Everything about the Fuchs-Grossman proposal perfectly sums up the strange, dystopian world of Instagram in 2019. What started as a fairly basic photo-sharing app in 2010 has become almost like a new dimension of augmented reality, where heavily filtered and edited people perform a perfect version of their lives online, often for audiences that media powerhouses would kill for. The New York Times, for example, boasts 4 million subscribers; meanwhile, singer Selena Gomez has 155 million Instagram followers.
Perfection sells on Instagram. Audiences respond to unlimited access, as long as the picture looks perfect. US influencer Taza (Naomi Davis) evidently makes enough to support her family of five kids by sharing impossibly wholesome and coordinated pics of family life; no small feat in New York City.
Audiences also respond to being #brave, as Australian influencer Belle Gibson discovered in the early 2010s, when she began documenting her miraculous recovery from brain cancer through diet on her Instagram. She netted legions of followers, a book deal, and a coveted spot on the then-new Apple watch, which launched in 2015 pre-loaded with her ‘Whole Pantry’ recipes app. The only problem with this affirming narrative? It was all a lie. Gibson had never had cancer; her facade of health and wellness hid a toxic compulsion to deceive — she’d even defrauded charities she’d claimed to work with.
The Belle Gibsons of the Insta-world are not extreme outliers. Insta-shams are now an accepted phenomenon. Gibson’s exposure was an influencer reckoning of sorts, in that it uncovered not only an individual transgression, but also our own part in the ecosystem of Instagram. We are the intended audience for this kind of stunt, and as much as we deride it, we are avid consumers of it also.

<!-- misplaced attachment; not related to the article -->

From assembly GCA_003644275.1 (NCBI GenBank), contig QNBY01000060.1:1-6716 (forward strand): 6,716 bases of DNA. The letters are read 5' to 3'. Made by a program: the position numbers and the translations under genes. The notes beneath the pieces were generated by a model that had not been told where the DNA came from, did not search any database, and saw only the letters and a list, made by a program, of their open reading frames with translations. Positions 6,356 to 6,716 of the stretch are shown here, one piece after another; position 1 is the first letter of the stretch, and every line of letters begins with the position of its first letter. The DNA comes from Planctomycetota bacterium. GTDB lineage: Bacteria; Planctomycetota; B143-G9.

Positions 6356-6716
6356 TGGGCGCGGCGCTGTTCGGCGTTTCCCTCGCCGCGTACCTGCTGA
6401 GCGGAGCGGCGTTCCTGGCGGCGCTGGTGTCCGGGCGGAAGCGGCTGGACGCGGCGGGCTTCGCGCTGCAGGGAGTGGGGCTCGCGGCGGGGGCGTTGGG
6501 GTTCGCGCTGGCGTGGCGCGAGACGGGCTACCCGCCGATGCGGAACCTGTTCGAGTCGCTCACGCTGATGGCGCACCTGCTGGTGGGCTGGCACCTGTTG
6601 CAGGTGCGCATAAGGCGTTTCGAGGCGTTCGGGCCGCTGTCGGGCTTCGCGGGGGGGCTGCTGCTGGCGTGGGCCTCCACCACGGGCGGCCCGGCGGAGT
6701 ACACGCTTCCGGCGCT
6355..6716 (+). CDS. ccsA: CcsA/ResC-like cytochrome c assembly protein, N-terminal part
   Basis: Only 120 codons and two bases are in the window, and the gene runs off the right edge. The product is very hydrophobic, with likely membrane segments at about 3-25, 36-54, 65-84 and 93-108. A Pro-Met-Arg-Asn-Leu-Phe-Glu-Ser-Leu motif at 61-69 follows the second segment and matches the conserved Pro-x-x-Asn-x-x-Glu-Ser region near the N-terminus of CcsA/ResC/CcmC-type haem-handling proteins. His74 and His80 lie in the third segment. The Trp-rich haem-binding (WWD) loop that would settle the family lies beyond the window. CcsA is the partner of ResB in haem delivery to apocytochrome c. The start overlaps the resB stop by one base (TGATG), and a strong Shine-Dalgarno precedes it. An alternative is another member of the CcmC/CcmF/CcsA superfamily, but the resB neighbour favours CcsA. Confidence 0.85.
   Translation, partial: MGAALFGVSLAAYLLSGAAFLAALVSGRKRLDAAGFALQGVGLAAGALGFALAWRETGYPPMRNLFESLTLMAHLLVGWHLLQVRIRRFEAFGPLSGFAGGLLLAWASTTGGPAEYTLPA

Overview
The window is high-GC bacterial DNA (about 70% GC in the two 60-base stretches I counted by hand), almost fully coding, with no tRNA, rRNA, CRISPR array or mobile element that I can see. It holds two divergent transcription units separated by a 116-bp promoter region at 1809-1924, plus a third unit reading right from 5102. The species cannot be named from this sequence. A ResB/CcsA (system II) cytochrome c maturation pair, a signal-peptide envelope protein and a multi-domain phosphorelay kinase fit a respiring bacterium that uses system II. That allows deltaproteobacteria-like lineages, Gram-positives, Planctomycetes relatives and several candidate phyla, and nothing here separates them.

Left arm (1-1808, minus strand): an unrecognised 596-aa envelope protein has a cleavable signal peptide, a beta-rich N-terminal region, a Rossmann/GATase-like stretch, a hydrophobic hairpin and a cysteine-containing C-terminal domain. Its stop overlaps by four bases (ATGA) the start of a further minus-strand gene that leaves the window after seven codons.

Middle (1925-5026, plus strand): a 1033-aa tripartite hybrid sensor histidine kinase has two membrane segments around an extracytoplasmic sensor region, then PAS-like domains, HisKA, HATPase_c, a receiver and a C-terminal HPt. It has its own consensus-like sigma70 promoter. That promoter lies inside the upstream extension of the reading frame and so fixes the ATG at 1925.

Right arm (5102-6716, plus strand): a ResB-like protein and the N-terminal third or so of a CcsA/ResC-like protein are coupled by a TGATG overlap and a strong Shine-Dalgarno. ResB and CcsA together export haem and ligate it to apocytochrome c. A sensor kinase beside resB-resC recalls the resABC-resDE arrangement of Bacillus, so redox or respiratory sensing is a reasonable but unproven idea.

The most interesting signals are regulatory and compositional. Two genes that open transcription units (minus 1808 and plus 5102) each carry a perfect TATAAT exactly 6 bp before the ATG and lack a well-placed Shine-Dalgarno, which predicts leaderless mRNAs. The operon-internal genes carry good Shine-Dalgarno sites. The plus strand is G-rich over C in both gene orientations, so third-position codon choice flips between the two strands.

In Filter This, I wanted to explore how Instagram drives people to lie and fake their way to Insta-success. I realised what a dangerously pleasant bubble it is in which to exist, and how capturing ourselves at just the right angle or erasing our flaws in Facetune can be a gateway to all-out lying.
It’s undeniable that the app is addictive, and that’s no accident — co-founder Kevin Systrom majored in ‘symbolic systems’ at Stanford — a field that explores the intersection of psychology and computer science. The ‘likes’, ‘follows’ and ‘comments’ on the app are verging on narcotic, an anesthetic to the hurt and disappointment, the grief and boredom of daily existence. On Instagram — regardless of reality — you can erase the bad stuff, you can be your best you and your life can be your best life, and that is scarily attractive.
‘Filter This’, by Sophie White, €12.99, is published in trade paperback by Hachette Ireland, out now
Photography by Kip Carroll
Styling by Chloe Brennan
Hair by Aidan Darcy, Brown Sugar, 50 South William St, D2. tel: (01) 616 -9967, or see brownsugar.ie
Hair Extensions provided by Great Lengths, for more information, see greatlengthshair.co.uk/ireland Application by Jolene McCarthy at the Hair Room, Blanchardstown, D15, see thehairroom.ie
Make-up by Gillian O’Toole, Brown Sugar, 36 Main St, Blackrock, Co Dublin, tel: (01) 210-8630, or see brownsugar.ie
All clothes, shoes and accessories from River Island, see riverisland.com
Shot at Cafe En Seine, 40 Dawson St, D2. After a laborious eight-month refurbishment, Cafe en Seine reopened its doors last November and the results are simply stunning. This newly reimagined space now hosts a restaurant, five unique bars and a beautiful indoor Parisian street garden lined with real trees and a number of hip shopfronts. See cafeenseine.ie
Sunday Indo Life Magazine